In spite of their wide geographic distribution, the various species in the genus Pyrus are intercrossable without major incompatibility barriers. Also, the high morphological diversity and the lack of distinguishing characters among the species have been reported. Therefore, the classification of species in this genus is problematic and often confusing, giving different populations designated as different species by some authors. It is likely that, when the genus is reviewed, there will be several changes to the nomenclature[
Ficus pyrifolia Burm.f.
Pyrus serotina Rehder
Common Name: Sand Pear
The two fruits in the centre are the Ya pear (Pyrus bretschneideri), the two on the outside are different cultivars of Pyrus pyrifolia - Shinko on the left and Whangkeum on the right
Photograph by: Jjok
Pyrus pyrifolia is a deciduous tree that can grow 7 - 15 metres tall[
This species is often cultivated for its edible fruit, especially in China. Many varieties of pear cultivated in the regions of the Chang Jiang and Zhu Jiang rivers belong to this species[
]. The plant also has a range of medicinal uses and a useful wood.
Although no specific information has been seen for this plant, the seed of many species in the family Rosaceae are likely to contain cyanogenic glycosides. When injested, these compounds break down in the digestive tract to release cyanide. Used in small quantities in both traditional and conventional medicine, this exceedingly poisonous compound has been shown to stimulate respiration, improve digestion, and promote a sense of well-being[
]. It is also claimed by some to be of benefit in the treatment of cancer - though this claim has been largely refuted.
In larger concentrations, however, cyanide can cause gasping, weakness, excitement, pupil dilation, spasms, convulsions, coma and respiratory failure leading to death[
The levels of toxin can be detected by the level of bitterness:- sweet almonds, for example, contain only very low levels of it and are safe to eat in quantity, whilst bitter almonds (which are used as a flavouring in foods such as marzipan) contain much higher levels and should only be eaten in very small quantities. Great caution should be employed if the taste is moderately to very bitter[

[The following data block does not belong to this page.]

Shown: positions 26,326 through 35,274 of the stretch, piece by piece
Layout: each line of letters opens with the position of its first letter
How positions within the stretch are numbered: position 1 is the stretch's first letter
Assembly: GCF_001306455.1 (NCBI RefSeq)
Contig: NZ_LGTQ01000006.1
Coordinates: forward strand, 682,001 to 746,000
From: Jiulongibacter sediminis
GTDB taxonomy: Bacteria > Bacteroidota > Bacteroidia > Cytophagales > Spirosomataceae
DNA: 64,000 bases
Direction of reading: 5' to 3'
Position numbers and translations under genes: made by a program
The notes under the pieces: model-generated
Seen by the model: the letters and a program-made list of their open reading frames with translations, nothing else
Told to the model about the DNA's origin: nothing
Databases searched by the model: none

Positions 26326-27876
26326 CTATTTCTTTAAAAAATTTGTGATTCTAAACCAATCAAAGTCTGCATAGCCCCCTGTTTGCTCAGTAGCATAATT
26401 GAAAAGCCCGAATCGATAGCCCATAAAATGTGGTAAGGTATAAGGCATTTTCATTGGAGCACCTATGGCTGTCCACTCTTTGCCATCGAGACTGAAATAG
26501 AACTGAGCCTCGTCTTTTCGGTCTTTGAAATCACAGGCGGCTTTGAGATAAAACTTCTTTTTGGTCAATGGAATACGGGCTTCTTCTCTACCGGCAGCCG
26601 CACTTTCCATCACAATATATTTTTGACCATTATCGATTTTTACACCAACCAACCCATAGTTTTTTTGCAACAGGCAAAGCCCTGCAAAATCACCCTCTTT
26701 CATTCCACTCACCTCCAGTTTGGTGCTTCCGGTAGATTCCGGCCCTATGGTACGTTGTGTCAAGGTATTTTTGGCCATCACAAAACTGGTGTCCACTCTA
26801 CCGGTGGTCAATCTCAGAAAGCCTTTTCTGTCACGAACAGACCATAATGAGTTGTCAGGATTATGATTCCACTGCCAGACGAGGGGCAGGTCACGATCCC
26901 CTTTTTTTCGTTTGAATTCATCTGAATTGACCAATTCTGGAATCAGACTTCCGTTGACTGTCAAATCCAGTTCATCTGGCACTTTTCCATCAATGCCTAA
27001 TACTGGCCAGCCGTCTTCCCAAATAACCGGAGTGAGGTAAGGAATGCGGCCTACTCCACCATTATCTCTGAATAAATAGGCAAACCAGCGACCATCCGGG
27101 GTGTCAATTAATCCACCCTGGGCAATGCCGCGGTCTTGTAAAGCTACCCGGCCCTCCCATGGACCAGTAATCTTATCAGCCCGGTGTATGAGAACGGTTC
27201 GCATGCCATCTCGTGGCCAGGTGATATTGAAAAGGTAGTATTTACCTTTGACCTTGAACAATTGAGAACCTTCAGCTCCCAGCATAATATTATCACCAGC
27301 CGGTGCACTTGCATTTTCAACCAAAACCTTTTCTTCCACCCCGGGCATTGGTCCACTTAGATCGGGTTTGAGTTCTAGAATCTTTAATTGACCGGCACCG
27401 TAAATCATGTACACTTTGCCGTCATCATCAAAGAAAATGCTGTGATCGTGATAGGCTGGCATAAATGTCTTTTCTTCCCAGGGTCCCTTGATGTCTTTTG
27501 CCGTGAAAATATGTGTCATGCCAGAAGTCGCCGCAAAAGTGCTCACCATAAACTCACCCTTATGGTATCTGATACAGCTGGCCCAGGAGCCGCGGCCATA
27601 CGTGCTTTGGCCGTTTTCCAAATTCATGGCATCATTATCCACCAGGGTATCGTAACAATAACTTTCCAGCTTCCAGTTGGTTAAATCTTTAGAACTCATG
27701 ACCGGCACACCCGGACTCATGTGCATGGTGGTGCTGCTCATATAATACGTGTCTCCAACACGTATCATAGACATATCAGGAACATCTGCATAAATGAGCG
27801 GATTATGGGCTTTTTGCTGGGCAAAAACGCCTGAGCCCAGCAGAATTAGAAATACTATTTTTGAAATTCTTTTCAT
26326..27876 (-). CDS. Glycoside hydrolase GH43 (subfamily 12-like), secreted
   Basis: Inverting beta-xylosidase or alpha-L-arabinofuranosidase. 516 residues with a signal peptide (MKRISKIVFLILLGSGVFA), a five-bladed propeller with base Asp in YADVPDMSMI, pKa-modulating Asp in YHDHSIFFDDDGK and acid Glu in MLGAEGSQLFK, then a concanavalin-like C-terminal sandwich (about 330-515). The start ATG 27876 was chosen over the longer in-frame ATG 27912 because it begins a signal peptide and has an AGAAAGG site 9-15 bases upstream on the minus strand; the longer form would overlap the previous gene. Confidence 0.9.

E. Asia - southern and eastern China, northern Laos, northern Vietnam.
Warm rainy regions; at elevations from 100 - 1,400 metres[
]. Naturalized in low mountains and around villages in C. And S. Japan[
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Pyrus pyrifolia is a very cold-hardy species, tolerating temperatures down to at least -15Â°c when dormant[
Prefers a good well-drained loam in full sun[
]. Grows well in heavy clay soils. Tolerates light shade but does not fruit so well in such a position. Tolerates atmospheric pollution, excessive moisture and a range of soil types if they are moderately fertile[
]. Established plants are drought tolerant[
A parent of the cultivated Asian pears[
Fruit - raw or cooked. Hard and gritty[
]. Firm crisp and juicy when fully ripe, they are eaten out of hand or used in fruit salads, pies or baked etc[
]. The subglobose fruit is brownish with pale dots; it can be 20 - 30mm in diameter[
]. Up to 5cm in another report[
]. The average yield from wild trees in the Himalayas is 83kg per year, though some trees yield up to 200kg[
]. The fruit contains about 4.9% sugars, 3.2% protein, 0.9% pectin[
The fruit is considered to be febrifuge, nervine, pectoral[
The leaves are astringent[
The bark is antiseptic[
The flowers are used in cosmetic preparations[
The wood is of good quality. It is used for making furniture[
Seed - best sown in a cold frame as soon as it is ripe in the autumn, it will then usually germinate in mid to late winter. Stored seed requires 8 - 10 weeks cold stratification at 1Â°c and should be sown as early in the year as possible[
]. Temperatures over 15 - 20Â°c induce a secondary dormancy in the seed[
]. Prick out the seedlings into individual pots when they are large enough to handle and grow them on in light shade in a cold frame or greenhouse for their first year. Plant them out in late spring or early summer of the following year.